September 11, 2018

Finding Yom Kippur in Society’s Melting Pot.

Growing up, the Jewish High Holidays meant agonizing hours in temple:

The memories of chorus music accompanied by an organ.

Standing up, sitting down, and reading the passages I knew in Hebrew with reciprocation in English.

The time of year focusing heavily on tradition—from the food to the family gatherings, and the many hours spent praying, while dressed in uncomfortable clothes.

And listening to the rabbi go on and on about atonement, becoming a better human being, how awesome G-d is, and doing our part to repair the world.

Sometimes my friend and I would sneakily escape through the back door of the temple, outside to the jam-packed parking lot to sit in our parent’s car and crank 80s music. Within the safety of the car, we went to the extreme—pretending aliens were attacking or screaming at the top of our lungs. No one could hear us or save us. It felt so good to release all the tension of our teenage angst.

As time went on, I began to feel more and more secular, and less and less religious.

I felt Jewish. But I didn’t feel connected to the traditions. Although we were taught to question everything, I just lost interest and traditions became more of “we do it this way because this is how it has always been done.”

As an adult, I stopped attending temple on the High Holidays all together and didn’t really miss it until I started a family of my own. The traditions came back, with my own flare—yet it felt like something was missing.

Fast-forward a few years, my son is two years old and we’re living in an extended-stay hotel; a flood in our house has caused us to move out for six months. The sterile room with uncomfortably thin mattresses caused me to wake up like clockwork every night and wander in the darkness. I would turn on the TV and there he was every time—Wayne Dyer, pacing the stage, talking about the power of intention. He wasn’t trying to sell his book, his message felt genuine. His path was personal and natural. Wayne showed me what spirituality, faith, and hope looked like—and I felt as if he was talking to me one-on-one each night.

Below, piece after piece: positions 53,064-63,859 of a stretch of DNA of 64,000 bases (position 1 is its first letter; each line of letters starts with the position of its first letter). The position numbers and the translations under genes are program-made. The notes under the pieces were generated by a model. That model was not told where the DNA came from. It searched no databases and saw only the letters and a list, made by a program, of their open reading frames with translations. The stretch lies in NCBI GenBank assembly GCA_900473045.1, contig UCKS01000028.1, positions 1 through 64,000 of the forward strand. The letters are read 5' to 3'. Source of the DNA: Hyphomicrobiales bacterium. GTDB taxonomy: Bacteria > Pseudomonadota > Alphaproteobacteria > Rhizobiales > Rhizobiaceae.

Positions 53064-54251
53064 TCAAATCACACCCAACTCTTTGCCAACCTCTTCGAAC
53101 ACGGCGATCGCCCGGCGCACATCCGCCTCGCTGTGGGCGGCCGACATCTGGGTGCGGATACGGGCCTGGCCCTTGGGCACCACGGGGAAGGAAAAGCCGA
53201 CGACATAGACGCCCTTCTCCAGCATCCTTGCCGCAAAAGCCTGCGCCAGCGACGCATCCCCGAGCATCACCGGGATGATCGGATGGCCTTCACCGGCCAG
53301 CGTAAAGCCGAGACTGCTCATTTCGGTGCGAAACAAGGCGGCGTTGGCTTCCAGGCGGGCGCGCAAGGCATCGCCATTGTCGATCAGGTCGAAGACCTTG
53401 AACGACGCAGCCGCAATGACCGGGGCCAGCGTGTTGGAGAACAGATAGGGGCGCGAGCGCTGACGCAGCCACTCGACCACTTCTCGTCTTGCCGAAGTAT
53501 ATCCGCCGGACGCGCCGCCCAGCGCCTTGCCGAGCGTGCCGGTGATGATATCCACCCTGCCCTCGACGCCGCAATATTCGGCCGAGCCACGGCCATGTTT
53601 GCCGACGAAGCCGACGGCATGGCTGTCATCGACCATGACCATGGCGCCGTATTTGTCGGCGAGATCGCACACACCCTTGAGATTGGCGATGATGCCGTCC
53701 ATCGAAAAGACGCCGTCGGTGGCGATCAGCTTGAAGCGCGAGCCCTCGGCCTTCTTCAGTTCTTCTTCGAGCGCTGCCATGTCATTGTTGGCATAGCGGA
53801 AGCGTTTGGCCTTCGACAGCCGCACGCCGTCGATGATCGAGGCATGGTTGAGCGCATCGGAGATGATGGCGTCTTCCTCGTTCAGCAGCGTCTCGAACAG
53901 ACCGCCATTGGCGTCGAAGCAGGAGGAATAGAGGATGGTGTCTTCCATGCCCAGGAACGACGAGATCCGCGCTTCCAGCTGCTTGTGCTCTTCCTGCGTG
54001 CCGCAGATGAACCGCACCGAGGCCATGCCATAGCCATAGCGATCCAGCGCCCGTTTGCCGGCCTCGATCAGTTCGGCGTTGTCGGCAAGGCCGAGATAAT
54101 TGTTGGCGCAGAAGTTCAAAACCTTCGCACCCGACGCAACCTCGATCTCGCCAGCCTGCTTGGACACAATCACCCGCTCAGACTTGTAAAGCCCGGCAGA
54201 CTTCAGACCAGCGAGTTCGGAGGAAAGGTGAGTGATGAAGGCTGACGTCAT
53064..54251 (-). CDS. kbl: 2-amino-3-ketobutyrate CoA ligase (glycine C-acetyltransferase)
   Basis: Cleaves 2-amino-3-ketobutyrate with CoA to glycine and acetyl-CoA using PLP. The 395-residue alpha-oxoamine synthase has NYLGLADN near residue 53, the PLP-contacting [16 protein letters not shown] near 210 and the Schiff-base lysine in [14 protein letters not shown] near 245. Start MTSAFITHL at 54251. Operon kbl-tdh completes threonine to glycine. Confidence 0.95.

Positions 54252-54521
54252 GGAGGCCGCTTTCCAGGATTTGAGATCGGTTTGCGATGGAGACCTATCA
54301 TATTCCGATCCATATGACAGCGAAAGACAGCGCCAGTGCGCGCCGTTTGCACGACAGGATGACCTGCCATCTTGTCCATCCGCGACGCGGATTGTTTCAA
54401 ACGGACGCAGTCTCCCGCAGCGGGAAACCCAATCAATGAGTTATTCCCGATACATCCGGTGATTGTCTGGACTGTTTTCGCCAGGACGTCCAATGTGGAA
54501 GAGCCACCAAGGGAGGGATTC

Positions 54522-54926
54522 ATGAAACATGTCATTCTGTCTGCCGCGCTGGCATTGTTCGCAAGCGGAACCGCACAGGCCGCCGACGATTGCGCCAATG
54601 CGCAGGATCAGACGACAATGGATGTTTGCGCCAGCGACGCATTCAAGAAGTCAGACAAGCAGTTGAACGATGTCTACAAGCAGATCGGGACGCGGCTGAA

Those nights were the catalyst that ignited the expansion of my spirituality over the last 14 years.

Yom Kippur is all about atonement, asking for forgiveness, and hope for inscription in the Book of Life for another year. For many years, I approached this holiday with tremendous cynicism. I could not understand how one day of fasting, asking for forgiveness, and self-reflection could change anything. It seemed like everyone was there to see friends, check out what they were wearing, and to whisper during the whole service. How was this about self-reflection at all? I felt so disconnected from the rabbi and his sermons felt so contrived—when I did listen.

Truthfully, I’ve avoided self-reflection on Yom Kippur for years. Now that I have explored my spirituality through the Bhakti path, I haven’t felt the need. It’s not that I don’t atone—believe me, those wakeful and tortuous nights really helped me to ask forgiveness through repetitive ruminations.

Although I still struggle with the traditional service, I think this year I will approach it differently by letting go of all my past attachments to what you’re supposed to do and just create my own new experience.

I’ve recently found a “different service” available in my community which is intriguing. I’m approaching it with curiosity and asking myself these questions:

What if I do a fast for the whole day?

What activities will I put in place for daily self-reflection over the 10 days between Rosh Hashanah and Yom Kippur?

Do I truly feel I can use this day as a retreat for myself?

How can I create rituals using my experiences from a Jewish lens?

Can I open my heart in a way that I have not done before?

There must be a reason for all these rituals to exist as Judaism is one of the oldest traditions.

Having a whole holiday dedicated to reflection and forgiveness is one of the greatest gifts one can possess.

Focusing on forgiveness for 10 days—the rabbis must have been onto something!

And with forgiveness also comes compassion. Compassion sparks a goodness that can only grow if extended.

I’m curious to find out what—if any—transformative experience these rituals can truly have on my life, and in turn those I interact with, that is, after I’m done fasting.

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Shelley Karpaty

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